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Indian diplomat Devyani Khobragade today won dismissal of the indictment against her for visa fraud, with a US judge ruling she had full diplomatic immunity although prosecutors are not barred from bringing new charges in future.
District Judge Shira Scheindlin said in her 14-page order that "it is undisputed" that Khobragade acquired full diplomatic immunity at 5:47 pm on January 8 after the US State Department approved her accreditation as a counselor to India's mission to the United Nations.
While the indictment was returned on January 9, Khobragade had the immunity till she departed from the US for India on the evening of January 9 and so the prosecutors cannot proceed with the current indictment.
"Khobragade's motion to dismiss the indictment on the ground of diplomatic immunity is granted. Khobragade's conditions of bail are terminated, and her bond is exonerated. It is ordered that any open arrest warrants based on this indictment must be vacated," Scheindlin said in her 14-page order, capping months of unprecedented diplomatic tensions between the US and India.
"On January 9, immediately following the return of the indictment, Khobragade appeared before the court through counsel and moved to dismiss the case. Because the court lacked jurisdiction over her at that time, and at the time the indictment was returned, the motion must be granted," the judge said ordering that the motion and the case be closed.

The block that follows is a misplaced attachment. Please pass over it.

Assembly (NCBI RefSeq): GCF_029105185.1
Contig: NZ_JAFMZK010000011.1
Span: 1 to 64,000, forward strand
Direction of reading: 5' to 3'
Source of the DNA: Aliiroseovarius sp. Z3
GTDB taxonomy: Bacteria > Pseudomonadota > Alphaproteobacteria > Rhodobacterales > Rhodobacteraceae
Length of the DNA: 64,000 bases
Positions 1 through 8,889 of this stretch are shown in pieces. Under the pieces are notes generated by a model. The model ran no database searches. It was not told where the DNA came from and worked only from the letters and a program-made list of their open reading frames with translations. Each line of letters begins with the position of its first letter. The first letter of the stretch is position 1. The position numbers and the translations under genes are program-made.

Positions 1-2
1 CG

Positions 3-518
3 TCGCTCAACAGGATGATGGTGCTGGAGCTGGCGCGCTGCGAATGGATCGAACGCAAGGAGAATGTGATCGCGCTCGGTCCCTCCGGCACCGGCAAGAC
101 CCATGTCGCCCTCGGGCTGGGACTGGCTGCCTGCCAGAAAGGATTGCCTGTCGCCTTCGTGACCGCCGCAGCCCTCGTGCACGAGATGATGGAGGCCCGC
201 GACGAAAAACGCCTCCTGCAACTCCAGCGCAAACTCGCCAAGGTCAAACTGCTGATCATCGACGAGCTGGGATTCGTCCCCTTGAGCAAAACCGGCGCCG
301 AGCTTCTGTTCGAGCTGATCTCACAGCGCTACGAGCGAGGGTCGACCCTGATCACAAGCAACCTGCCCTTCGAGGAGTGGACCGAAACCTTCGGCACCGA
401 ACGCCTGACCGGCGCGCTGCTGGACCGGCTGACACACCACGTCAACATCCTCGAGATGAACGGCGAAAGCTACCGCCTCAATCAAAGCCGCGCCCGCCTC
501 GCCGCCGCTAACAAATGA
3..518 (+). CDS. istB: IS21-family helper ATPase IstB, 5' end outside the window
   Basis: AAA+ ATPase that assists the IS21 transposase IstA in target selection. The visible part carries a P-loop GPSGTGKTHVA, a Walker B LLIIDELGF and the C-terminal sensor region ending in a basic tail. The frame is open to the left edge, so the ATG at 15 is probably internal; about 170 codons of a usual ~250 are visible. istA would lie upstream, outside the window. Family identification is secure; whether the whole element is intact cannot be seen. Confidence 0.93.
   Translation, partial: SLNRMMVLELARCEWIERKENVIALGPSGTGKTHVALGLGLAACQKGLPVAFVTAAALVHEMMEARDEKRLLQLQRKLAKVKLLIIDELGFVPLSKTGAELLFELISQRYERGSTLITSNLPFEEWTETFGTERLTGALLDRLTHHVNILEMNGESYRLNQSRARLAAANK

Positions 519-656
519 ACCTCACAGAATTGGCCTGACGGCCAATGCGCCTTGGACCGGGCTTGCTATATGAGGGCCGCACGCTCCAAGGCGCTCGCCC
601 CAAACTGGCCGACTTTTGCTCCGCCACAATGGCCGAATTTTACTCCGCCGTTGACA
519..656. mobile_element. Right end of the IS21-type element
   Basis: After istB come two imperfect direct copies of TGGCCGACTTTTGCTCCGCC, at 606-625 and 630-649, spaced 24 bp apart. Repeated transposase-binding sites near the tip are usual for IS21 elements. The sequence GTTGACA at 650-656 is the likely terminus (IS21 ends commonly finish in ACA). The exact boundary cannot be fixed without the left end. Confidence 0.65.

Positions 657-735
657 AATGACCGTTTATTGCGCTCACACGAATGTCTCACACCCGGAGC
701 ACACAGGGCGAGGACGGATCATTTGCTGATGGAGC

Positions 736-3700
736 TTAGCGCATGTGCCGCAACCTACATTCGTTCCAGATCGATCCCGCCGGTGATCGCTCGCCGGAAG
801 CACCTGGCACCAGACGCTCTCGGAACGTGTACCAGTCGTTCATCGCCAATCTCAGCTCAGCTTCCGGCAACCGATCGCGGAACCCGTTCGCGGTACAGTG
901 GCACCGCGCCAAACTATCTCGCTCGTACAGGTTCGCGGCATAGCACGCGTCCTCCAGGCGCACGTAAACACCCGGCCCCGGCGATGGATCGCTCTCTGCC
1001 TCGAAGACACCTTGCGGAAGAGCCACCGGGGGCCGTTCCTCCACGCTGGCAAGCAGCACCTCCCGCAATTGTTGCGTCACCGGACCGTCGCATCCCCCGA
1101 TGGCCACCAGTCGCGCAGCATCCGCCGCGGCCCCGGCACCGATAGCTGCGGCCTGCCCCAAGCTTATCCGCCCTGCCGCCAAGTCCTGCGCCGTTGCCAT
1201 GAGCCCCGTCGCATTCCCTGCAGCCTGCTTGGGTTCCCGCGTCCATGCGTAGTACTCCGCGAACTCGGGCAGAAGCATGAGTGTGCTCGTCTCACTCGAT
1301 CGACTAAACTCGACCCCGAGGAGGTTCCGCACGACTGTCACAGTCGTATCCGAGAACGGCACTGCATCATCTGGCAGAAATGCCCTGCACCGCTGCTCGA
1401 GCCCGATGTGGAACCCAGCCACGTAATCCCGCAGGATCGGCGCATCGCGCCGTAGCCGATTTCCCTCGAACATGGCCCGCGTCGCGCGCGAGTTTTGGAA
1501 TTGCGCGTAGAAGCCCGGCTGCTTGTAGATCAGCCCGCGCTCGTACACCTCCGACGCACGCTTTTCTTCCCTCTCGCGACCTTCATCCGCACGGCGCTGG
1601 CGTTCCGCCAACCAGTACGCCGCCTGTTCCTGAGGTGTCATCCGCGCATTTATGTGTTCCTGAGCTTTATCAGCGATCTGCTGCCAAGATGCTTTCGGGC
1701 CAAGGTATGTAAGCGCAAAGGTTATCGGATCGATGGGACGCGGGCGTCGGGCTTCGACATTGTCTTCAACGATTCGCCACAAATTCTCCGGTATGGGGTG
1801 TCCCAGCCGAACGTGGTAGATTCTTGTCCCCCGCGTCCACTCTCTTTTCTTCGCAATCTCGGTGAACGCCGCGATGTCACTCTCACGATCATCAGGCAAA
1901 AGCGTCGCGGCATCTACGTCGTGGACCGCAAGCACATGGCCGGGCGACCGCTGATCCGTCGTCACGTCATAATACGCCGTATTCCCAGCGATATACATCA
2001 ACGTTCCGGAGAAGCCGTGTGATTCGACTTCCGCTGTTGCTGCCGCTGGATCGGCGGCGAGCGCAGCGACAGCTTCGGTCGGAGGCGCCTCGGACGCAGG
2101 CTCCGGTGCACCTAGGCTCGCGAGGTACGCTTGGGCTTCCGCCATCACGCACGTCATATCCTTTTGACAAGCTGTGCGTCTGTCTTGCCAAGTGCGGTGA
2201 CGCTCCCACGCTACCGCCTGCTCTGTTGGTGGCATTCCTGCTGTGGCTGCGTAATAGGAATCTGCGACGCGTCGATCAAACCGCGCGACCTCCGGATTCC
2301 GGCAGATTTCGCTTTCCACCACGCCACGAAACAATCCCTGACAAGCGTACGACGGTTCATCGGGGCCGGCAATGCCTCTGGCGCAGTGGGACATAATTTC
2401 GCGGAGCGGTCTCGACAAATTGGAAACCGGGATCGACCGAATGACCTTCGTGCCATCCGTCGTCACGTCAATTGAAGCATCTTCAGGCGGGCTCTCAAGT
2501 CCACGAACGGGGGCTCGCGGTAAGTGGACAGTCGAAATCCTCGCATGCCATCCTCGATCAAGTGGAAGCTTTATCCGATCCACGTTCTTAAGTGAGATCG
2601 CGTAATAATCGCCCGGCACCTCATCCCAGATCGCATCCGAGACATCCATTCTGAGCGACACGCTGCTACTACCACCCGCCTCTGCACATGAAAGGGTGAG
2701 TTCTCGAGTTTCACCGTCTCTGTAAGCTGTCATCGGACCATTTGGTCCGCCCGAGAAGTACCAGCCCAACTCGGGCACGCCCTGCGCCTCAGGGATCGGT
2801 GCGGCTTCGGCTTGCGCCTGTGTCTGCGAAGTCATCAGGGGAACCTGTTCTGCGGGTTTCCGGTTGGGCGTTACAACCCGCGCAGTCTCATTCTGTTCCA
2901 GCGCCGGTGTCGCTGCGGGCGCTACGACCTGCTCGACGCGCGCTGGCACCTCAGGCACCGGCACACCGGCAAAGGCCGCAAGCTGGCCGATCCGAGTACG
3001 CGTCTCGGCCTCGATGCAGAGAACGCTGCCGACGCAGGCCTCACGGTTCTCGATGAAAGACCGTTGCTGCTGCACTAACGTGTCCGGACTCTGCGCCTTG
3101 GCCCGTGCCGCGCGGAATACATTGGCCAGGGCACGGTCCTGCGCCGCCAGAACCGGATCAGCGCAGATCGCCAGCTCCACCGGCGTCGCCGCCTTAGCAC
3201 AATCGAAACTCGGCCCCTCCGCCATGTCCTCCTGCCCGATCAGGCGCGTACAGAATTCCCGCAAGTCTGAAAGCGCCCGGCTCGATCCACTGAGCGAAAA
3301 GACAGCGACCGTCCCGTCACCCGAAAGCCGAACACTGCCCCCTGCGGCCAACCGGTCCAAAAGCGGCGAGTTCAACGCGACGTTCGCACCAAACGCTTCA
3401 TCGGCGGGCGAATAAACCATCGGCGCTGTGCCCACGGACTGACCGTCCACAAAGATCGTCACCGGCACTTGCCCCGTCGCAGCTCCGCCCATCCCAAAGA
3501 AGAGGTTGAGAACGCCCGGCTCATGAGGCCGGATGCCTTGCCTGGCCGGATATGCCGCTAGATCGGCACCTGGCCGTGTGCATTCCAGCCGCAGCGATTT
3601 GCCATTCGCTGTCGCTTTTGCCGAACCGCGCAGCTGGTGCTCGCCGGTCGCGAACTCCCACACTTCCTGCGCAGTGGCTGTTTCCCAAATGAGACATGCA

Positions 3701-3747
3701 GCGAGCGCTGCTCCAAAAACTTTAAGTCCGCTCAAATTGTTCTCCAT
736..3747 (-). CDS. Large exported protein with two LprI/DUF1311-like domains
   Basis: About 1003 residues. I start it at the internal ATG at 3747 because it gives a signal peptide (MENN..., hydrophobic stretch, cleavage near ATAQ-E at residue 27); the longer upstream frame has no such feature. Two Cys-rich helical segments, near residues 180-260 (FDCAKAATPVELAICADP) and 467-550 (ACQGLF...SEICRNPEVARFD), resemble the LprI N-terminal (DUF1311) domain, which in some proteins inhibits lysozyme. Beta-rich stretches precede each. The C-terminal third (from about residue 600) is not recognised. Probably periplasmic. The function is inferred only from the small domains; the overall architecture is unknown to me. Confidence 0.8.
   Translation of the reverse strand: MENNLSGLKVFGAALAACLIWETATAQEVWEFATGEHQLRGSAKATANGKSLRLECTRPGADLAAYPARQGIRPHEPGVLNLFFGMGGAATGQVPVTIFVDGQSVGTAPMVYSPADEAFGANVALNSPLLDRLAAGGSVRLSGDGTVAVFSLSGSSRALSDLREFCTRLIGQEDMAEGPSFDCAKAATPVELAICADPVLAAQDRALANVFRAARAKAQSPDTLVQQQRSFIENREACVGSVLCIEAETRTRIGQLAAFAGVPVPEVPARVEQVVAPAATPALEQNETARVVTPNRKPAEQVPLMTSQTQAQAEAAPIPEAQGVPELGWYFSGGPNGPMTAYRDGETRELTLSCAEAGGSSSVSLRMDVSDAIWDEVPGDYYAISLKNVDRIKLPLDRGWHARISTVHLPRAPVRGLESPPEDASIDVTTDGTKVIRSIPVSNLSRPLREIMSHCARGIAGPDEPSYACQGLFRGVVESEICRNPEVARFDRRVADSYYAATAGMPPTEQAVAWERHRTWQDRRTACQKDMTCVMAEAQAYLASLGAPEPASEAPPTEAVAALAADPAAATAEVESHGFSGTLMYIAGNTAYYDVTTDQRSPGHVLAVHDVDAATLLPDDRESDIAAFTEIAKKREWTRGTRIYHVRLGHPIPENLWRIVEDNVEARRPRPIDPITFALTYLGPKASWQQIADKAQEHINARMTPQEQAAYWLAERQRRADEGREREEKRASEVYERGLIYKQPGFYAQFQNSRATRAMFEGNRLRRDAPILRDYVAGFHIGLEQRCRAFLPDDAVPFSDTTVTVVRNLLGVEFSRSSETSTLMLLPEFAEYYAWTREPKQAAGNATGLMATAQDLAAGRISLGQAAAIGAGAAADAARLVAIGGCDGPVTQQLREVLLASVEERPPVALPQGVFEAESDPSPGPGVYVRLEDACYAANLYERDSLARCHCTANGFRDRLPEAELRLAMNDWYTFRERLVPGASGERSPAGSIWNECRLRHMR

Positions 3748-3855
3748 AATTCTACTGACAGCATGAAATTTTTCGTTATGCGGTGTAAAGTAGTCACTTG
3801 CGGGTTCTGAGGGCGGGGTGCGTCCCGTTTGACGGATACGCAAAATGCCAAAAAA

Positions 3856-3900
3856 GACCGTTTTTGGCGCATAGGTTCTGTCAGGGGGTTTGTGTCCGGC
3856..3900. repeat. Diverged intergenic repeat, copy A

US Attorney Preet Bharara's office had argued that Khobragade, 39, was not immune from her December 12 arrest on charges of visa fraud and making false statements about the visa application of her domestic help Sangeeta Richard.
Bharara had said that the indictment should not be dismissed since Khobragade did not employ her domestic worker Richard in her capacity as Deputy Consul General and so does not enjoy immunity from prosecution for the "crimes" for which she was arrested in December.
Reacting to the order, Bharara's office said the judge has not barred them from going ahead with a new indictment against Khobragade, who now no longer enjoys diplomatic immunity in the US following her departure to India, and will "proceed accordingly" with any fresh indictment.
Scheindlin said that "even if Khobragade had no immunity at the time of her arrest and has none now, her acquisition of immunity during the pendency of proceedings mandates dismissal."
She ruled that the government "may not proceed on an indictment obtained when Khobragade was